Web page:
What is different from the past is the sheer scale of today‟s corruption. Virtually all Afghans believe it cripples the government, creates a small group of ultra-rich powerbrokers and officials at the expense of the people, and empowers a far less corrupt Taliban by default.

How America Corrupted Afghanistan, Center for Strategic and International Studies

An Afghan policeman leads a fireman out of the scene of a burning NATO fuel tanker on Jalalabad-Kabul highway, east of Kabul, Afghanistan, Wednesday, April 27, 2011. A bomb which was planted underneath of a tanker carrying fuel for the NATO forces, exploded left no dead and casualties, police officials said.
It is time that we as Americans – in government, in the media, and as analysts and academics – took a hard look at the causes of corruption in Afghanistan. The fact is that we are at least as much to blame for what has happened as the Afghans, and we have been grindingly slow to either admit our efforts or correct them.

How America Corrupted Afghanistan, Center for Strategic and International Studies

To deliver fuel in Afghanistan, the United States must pay off a wide variety of protection rackets. And to have support in Afghanistan, the United States must pay off corrupt Afghan officials. Corrupt Afghan officials, growing rich on the combined racket, support us.

In the Dawood Military Hospital scandal, a pilferage scheme leaving Afghan soldiers to be operated on without anesthetic, Lieutenant General William Caldwell protected the position of an American favorite, Minister of Defense Abdul Rahim Wardak.

The committee also failed to question Caldwell and Patton about Fassl's testimony clearly contradicted Caldwell's claim that he had only been concerned with getting buy-in from Minister of Defense Abdul Rahim Wardak and President Karzai.

Fassl testified said that Patton had insisted at the same Oct. 29, 2010 meeting on changing the proposed IG investigation into an "assistance visit", which he suggested would be perceived by the Afghan authorities as "less intrusive".

On Nov. 2, 2010, Fassl testified, Caldwell again "screamed" at Fassl and two other officers about their introducing the idea of an IG investigation of U.S. assistance to the medical programme. "There is nothing wrong with this command that we can't fix ourselves," Caldwell said, according to Fassl.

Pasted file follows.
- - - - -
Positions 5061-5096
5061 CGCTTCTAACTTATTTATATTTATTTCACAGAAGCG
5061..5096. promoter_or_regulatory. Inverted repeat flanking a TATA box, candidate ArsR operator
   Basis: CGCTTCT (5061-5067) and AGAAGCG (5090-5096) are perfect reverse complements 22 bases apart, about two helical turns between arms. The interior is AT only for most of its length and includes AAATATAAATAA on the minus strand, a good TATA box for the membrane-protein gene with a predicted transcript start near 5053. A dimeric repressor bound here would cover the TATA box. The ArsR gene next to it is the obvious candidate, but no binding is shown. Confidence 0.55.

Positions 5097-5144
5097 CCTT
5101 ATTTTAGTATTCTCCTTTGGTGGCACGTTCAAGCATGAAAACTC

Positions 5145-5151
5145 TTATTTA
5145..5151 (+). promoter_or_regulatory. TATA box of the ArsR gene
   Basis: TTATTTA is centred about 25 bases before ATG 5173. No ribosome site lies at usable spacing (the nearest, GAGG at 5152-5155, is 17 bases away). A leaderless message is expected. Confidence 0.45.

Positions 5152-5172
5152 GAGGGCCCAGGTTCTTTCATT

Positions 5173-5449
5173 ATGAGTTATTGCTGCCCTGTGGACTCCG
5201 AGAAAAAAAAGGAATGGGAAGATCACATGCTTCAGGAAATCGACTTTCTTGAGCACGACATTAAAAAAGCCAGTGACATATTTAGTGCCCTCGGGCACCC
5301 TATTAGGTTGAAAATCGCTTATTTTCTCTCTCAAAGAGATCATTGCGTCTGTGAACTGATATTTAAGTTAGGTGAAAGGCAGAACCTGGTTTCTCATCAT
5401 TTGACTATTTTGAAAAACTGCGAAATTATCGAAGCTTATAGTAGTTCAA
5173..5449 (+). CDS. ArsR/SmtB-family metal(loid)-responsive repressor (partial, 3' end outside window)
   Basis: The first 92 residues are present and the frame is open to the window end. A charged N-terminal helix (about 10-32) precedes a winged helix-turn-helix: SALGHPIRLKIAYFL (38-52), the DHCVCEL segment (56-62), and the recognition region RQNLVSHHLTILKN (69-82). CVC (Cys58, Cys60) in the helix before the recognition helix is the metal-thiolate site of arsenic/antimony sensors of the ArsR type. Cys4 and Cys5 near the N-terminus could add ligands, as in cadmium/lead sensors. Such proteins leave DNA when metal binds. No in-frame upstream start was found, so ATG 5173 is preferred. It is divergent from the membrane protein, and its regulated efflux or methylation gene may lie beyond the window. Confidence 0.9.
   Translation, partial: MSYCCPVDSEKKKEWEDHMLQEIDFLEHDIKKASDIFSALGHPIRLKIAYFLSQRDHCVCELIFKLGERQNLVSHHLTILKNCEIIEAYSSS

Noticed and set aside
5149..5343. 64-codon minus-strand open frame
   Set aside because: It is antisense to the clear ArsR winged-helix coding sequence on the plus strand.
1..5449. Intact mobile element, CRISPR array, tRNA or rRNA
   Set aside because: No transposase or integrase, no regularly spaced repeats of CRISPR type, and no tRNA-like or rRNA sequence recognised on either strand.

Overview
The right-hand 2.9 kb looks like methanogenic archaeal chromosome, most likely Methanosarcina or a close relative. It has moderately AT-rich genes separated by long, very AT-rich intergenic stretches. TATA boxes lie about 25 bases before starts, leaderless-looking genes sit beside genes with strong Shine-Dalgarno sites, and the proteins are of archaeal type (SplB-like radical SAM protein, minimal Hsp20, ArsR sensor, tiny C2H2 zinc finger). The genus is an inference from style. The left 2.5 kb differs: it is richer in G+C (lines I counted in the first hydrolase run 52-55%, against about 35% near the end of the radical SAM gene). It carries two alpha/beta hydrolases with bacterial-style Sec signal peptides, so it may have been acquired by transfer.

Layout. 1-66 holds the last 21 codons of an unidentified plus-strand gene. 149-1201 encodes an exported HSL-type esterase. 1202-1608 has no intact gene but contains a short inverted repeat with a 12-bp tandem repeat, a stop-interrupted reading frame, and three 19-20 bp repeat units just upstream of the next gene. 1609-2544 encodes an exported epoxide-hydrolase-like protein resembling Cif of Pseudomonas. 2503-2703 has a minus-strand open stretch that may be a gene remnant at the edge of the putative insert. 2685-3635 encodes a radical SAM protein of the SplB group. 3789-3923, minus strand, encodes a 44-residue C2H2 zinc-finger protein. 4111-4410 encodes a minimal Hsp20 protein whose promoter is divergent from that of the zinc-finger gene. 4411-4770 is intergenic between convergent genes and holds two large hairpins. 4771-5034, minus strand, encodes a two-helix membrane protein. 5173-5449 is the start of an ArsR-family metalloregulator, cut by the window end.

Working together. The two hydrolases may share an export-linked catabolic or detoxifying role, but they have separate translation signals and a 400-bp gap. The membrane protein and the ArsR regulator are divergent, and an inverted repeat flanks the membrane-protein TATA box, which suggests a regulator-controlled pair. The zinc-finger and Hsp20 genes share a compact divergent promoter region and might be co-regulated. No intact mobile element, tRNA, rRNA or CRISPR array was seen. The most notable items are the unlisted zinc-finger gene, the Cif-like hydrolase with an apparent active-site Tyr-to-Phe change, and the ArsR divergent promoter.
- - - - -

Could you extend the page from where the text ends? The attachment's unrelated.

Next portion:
General’s Defense on Afghan Scandal Ducks Key Evidence, Inter Press Service News

“Have you informed the [Afghan] Ministry of Defense? Have you informed Gen. Petraeus?” Caldwell supposedly asked Geller, according to this source. “This is an embarrassment to the Afghans — can you imagine the embarrassment to Minister Wardak? You know how Afghan culture is — it’s all about saving face.”

Top General Proposed Corruption Probe He’s Accused of Blocking, Wired

In the long-running fuel protection racket, the NATO Training Mission under General Caldwell failed to account for half a billion dollars in U.S. payments. And the Defense Minister's son was one of many U.S. favorites serving as middlemen in the racket.

The shredded documents would have revealed the arrangements.

Kabul - Lt. Gen. William B. Caldwell IV, commander NATO Training Mission - Afghanistan, presents Afghan Minister of Defense Abdul Rahim Wardak with a Department of Defense civilian award at Camp Eggers, Kabul, June 23, 2010.
Lt. Gen. William B. Caldwell IV, commander NATO Training Mission - Afghanistan, presents Afghan Minister of Defense Abdul Rahim Wardak with a Department of Defense civilian award at Camp Eggers, Kabul, June 23, 2010.
Bombed fuel truck with heart, eastern Afghanistan

Originally posted to a loose affiliation of millionaires and billionaires on Tue Sep 25, 2012 at 05:05 AM PDT.

Also republished by Group W: Resisting War, Team DFH, and Progressive Policy Zone.